14: hwtest miscellany


Continuing with the vector instruction set, we run into a problem: the results of the python script are very irregular and suggest we're pulling data from an unknown source. In particular, the 0x82 opcode is worrying: regardless of inputs, on first few dozen runs after running hwtest, it spits out some interesting values, then reverts to outputting all-0x80808080. This implies one of three things is in play:

  1. There is some data connection between the scalar and vector units, and to use the unknown vector instructions, we need to use them together with corresponding scalar instructions. This would explain the multitude of scalar instructions that appear to do nothing but flag setting. The scalar -> vector arrow seen on the diagram supports this theory.
  2. The vector unit keeps some hidden state.
  3. The instructions access the data store (rather unlikely)

But, scanning the vector instruction space reveals 4 more easy instructions:

  1. 0xaa: AND with immediate
  2. 0xab: XOR with immediate
  3. 0xaf: OR with immediate
  4. 0xba: MOV

All the others look strange. Later.

Let's pick off some low-hanging fruits first.

First, I'll check how different NV44 is from NV50. It appears that $c bits 6 and 7 are only set on NV50, and not on NV44. Other than that, everything passes. Oh well.

Second, let's test the address instructions that don't actually access memory. These are: setlo, sethi, add, hadd, logop. These are easily added to hwtest and verified. It appears I've made a mistake about hadd: bit 10 of $c is set depending on bits 0-15 and 16-29 of result, not 0-13 and 16-29. Also, it seems all of the opcode space is populated, and all unknown opcodes are memory loads or do something even more scary (they hang VP in tests).

Another thing: I started getting random failures on scalar instructions when used together with $c-modifying address instructions. Changing scalar simulator to use pre-address value of $c fixes things. True parallelism at work.

Third, let's try testing the branch instructions. These are going to be hard to test by single-instruction execution, but may be worth adding anyway. Perhaps the PC reg is modified properly...

But, no such luck. The only thing that can be verified is $l behavior. And it comes with a surprise or two.

For one, mov to $l apparently sets the "loop zero" flag if the low 8 bits are zero. Also, when low 8 bits of $l register are 0 and one of the looping branches is run, the low 8 bits are set to be equal to the high 8 bits. So apparently this can be used for repeatable loops.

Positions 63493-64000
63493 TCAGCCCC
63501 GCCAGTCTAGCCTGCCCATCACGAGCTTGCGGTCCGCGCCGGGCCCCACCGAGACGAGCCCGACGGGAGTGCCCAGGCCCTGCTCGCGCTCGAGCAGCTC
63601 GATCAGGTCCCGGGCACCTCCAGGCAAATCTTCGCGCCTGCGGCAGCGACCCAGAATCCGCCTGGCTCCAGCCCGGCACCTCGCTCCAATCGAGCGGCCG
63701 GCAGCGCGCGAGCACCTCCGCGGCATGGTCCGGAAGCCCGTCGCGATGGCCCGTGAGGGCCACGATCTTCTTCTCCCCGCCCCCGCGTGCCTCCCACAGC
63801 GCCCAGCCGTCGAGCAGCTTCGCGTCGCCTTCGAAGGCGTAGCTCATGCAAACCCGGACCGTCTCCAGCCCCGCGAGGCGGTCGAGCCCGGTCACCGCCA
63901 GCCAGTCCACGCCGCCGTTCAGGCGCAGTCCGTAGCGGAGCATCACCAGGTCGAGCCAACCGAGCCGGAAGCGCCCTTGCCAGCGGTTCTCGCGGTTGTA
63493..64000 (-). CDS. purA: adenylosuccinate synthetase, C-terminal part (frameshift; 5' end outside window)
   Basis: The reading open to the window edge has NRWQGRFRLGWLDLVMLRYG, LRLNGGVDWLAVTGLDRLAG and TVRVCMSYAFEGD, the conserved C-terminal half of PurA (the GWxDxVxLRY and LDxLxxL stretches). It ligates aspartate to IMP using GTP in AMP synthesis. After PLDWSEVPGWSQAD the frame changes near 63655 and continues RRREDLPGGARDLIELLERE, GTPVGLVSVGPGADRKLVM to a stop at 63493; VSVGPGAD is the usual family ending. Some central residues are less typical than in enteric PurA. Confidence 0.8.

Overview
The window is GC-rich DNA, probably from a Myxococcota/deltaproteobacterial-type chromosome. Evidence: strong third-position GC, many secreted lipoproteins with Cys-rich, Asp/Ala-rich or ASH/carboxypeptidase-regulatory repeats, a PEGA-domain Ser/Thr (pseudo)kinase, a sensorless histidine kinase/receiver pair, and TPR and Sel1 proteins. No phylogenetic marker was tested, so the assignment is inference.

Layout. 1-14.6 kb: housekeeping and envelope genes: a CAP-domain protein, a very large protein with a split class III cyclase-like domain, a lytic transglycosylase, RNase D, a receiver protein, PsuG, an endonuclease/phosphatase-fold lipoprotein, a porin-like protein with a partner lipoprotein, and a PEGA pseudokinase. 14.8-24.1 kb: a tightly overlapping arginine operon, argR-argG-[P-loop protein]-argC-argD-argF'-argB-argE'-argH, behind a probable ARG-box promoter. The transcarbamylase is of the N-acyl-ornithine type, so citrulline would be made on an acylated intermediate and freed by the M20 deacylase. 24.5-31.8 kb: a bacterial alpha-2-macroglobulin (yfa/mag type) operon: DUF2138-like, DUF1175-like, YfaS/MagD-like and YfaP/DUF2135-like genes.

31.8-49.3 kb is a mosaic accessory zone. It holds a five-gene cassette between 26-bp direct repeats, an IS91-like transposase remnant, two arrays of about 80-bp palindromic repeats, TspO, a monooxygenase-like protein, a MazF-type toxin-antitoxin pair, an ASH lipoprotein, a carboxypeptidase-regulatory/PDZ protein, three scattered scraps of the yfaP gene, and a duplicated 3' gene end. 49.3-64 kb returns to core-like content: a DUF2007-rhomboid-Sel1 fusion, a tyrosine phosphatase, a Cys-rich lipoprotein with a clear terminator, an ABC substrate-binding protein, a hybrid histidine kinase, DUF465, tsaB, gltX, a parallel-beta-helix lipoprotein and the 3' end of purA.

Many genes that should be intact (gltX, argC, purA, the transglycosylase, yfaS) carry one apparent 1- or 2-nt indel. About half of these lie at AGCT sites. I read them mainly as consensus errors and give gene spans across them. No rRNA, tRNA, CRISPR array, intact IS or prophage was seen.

Fourth, the 0x6a/0x6b opcodes should be tested too. Interesting facts:

  1. If branch op 0xff (exit) is used in the same instruction, reading $l registers doesn't work.
  2. If you write to a vector register from both scalar and vector units, vector write wins. If you write to an address register, scalar wins.

And fifth, the rounding thing for multiplication is interesting. The H.263 and VC-1 standards use alternating round to nearest: when a value is exactly at the midpoint between integer values (ie. 0.5), a per-frame flag specifies whether it'll be rounded up or down. The flag is flipped on every frame to avoid rounding errors accumulating a bias. This strongly suggests that VP1 should have such a flag somewhere.

Sure enough, writing 0xffffffff to all special registers (0xf4xx, 0xf5xx) results in differences in rounding exactly matching the expected semantics. With a bit of binary searching, this is soon pinpointed to 0xf540 bit 0.

Elapsed time: 4h.

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Mat2 4 years, 3 months ago

0×80808080 - some hints:
- the opcode may implement some function f that for some x:
f(x) = x
and the x in this case could be 0×80808080 or for example 0x80

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Mat2 4 years, 3 months ago

(0x80 - suggesting a SIMD instruction)

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Mat2 4 years, 3 months ago

You could also look at H264 to see what could be useful here - what the implementation needs.

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